Clothing/Shoes/Weather Gear: Pack as lightly as you can. For autumn...it is best to try layering than bringing all those bulky sweatshirts and jackets.
Bring good, sturdy and comfy shoes for everyday walking.
Toiletries and Medical Supplies: Eye drop - I didn't realize that it is necessary to bring one. I visited in autumn and my eyes felt so dry and itchy all the time.
Plastic Strips (Band-Aids) - bring lots and lots of these medical wonder ;0). I'm prone to blisters but then I never thought I'd be doing loooong walks in Korea. Before end of my trip, I have used up at least half box of strips.
Medicines - When I had to buy a pain reliever in one of the pharmacies, I had difficulty getting one because the pharmacist couldn't understand what I was saying. I tried different kinds of tricks, saying the brand name, generic name, saying body pain, fever, motioning, etc. In the end, I asked for a pen and pencil and bingo! he managed to understand me. The only problem is that, I could not take the medicine before I actually checked from my Korean friend if the man gave me the pill that I wanted.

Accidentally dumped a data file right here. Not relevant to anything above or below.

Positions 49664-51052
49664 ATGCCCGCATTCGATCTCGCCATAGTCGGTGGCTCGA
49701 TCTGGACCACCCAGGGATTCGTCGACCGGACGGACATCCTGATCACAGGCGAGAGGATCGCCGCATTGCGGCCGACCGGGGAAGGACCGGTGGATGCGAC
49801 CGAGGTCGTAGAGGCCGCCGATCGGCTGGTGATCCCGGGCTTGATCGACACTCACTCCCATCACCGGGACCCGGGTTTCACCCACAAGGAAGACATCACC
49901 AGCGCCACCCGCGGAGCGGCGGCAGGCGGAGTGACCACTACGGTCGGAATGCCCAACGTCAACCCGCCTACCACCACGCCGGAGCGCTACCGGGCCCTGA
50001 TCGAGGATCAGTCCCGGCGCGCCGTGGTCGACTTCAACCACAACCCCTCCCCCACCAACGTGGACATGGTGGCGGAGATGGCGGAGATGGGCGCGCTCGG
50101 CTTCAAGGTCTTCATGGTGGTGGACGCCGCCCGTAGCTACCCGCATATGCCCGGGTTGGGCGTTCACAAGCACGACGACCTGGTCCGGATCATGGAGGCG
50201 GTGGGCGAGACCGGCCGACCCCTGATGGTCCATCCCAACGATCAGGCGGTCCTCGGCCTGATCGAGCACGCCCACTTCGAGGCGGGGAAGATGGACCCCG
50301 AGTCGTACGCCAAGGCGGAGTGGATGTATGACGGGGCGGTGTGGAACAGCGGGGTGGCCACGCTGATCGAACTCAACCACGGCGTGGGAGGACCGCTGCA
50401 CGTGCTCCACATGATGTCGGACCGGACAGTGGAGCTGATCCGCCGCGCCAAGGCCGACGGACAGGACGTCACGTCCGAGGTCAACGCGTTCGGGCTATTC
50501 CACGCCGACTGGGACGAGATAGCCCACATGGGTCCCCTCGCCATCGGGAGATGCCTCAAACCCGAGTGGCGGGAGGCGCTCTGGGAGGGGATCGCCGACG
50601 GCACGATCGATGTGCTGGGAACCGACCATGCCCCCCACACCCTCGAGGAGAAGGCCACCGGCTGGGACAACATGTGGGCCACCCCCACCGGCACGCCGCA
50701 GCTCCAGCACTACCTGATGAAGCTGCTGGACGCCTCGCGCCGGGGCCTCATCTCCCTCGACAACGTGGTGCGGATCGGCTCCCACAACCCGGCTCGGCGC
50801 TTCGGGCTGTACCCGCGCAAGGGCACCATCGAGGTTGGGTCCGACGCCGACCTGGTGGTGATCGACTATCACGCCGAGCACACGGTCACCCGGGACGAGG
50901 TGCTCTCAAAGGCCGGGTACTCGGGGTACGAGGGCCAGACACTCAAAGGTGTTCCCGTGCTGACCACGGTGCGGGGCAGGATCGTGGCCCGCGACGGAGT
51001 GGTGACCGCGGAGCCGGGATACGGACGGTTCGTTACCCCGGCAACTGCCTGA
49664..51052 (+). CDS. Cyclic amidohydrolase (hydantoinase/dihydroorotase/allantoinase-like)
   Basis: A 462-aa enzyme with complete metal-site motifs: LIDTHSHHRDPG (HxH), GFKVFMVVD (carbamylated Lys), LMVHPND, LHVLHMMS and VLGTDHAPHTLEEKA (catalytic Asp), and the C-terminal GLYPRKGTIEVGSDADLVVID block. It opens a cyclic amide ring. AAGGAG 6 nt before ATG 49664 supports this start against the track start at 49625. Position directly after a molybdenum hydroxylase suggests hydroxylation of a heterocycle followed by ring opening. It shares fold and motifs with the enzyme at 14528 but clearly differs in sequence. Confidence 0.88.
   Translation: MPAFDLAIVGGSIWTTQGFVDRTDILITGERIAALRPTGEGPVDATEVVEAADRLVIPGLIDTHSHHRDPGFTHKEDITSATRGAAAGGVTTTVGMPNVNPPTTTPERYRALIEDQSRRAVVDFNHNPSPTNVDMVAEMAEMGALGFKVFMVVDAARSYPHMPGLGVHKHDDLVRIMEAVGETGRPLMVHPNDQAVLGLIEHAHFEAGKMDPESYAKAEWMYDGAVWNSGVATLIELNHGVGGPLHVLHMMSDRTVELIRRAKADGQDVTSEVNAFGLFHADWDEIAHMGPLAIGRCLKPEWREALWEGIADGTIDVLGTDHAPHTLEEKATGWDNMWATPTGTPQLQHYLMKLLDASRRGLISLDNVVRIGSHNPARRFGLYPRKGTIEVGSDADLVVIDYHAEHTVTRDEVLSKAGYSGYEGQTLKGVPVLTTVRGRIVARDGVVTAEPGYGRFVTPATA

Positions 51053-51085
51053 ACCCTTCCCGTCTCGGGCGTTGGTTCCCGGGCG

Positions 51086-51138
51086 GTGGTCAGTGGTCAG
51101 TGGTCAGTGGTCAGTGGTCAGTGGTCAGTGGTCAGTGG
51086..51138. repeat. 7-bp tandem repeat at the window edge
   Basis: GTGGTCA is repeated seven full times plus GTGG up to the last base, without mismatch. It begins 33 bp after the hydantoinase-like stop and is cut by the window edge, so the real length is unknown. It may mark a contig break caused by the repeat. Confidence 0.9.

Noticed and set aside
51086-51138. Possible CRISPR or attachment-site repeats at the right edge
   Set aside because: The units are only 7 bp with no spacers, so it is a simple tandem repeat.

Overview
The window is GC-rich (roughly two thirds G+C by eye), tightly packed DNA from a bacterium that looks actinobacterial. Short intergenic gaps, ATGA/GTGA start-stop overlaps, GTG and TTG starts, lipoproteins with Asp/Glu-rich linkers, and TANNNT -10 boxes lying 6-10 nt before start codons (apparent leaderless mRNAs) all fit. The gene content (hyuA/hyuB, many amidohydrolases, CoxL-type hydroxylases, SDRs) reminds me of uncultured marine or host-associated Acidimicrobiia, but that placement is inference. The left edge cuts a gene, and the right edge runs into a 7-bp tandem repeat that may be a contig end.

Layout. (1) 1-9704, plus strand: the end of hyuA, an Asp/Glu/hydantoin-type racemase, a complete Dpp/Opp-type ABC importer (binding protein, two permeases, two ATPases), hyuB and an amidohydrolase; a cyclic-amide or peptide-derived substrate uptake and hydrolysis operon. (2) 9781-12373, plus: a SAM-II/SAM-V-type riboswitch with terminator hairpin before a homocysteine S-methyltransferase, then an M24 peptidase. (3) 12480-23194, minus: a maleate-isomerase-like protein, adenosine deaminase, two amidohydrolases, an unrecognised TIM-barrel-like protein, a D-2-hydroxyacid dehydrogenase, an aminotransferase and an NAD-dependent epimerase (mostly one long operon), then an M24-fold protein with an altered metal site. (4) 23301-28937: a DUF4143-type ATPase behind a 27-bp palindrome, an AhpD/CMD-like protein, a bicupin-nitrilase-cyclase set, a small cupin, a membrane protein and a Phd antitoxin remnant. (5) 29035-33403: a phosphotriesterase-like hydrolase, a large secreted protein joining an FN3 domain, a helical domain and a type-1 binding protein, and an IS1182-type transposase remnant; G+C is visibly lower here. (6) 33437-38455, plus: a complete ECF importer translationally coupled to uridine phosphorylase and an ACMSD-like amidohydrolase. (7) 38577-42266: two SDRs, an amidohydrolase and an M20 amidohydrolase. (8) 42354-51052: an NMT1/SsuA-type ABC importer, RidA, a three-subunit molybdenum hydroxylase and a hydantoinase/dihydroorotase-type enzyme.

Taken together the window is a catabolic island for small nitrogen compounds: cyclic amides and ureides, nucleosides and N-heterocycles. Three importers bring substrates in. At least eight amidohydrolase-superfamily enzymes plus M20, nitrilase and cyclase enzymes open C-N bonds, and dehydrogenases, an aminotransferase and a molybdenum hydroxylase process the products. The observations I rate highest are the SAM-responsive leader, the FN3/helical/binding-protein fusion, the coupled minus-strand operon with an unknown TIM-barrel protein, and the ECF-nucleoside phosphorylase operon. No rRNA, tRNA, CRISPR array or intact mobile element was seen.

Lip balm - your lips could easily get chapped with the cold weather.
Oil, lotion - for moisturizing, prevents you from having those dry and itchy skin.
Photo Equipment: For Digital Camera Users, bring a high capacity memory cards as there would be many photo opportunities in Seoul. It is also good to bring blank CDs as you can burn your photos daily to free those precious memory cards.
Miscellaneous: Note: all of the above are of course available in Seoul. Bring them nonetheless to save time, effort and money.
Toiletries and Medical Supplies: I said it wasn't here, but it is.
Go to Hannam Supermarket, go to Hannam station on line 1 and head out the subway to the street (there is only one exit). Turn right, and follow the street until you reach a large intersection with an overpass (this is the stretch of highway between Namsan and Hannam Bridge). Cross the highway at the intersection, and walk along it to the left for about 5-10 minutes. At this point, you can spot the large blue Volvo sign at the top of the building. The supermarket is in the basement, down some steps just after the Volvo building.